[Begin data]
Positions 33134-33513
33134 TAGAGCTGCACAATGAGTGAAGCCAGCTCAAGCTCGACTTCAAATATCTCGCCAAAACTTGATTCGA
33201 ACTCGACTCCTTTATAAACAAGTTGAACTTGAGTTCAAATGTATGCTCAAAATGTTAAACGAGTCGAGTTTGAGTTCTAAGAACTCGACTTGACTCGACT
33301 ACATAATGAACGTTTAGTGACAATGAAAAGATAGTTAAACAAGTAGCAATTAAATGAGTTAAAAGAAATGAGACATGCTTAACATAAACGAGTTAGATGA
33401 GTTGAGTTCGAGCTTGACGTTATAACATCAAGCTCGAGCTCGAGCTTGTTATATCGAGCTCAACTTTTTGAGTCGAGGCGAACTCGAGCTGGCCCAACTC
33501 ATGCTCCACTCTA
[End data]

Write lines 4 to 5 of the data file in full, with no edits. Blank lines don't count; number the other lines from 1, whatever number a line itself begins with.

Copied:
33301 ACATAATGAACGTTTAGTGACAATGAAAAGATAGTTAAACAAGTAGCAATTAAATGAGTTAAAAGAAATGAGACATGCTTAACATAAACGAGTTAGATGA
33401 GTTGAGTTCGAGCTTGACGTTATAACATCAAGCTCGAGCTCGAGCTTGTTATATCGAGCTCAACTTTTTGAGTCGAGGCGAACTCGAGCTGGCCCAACTC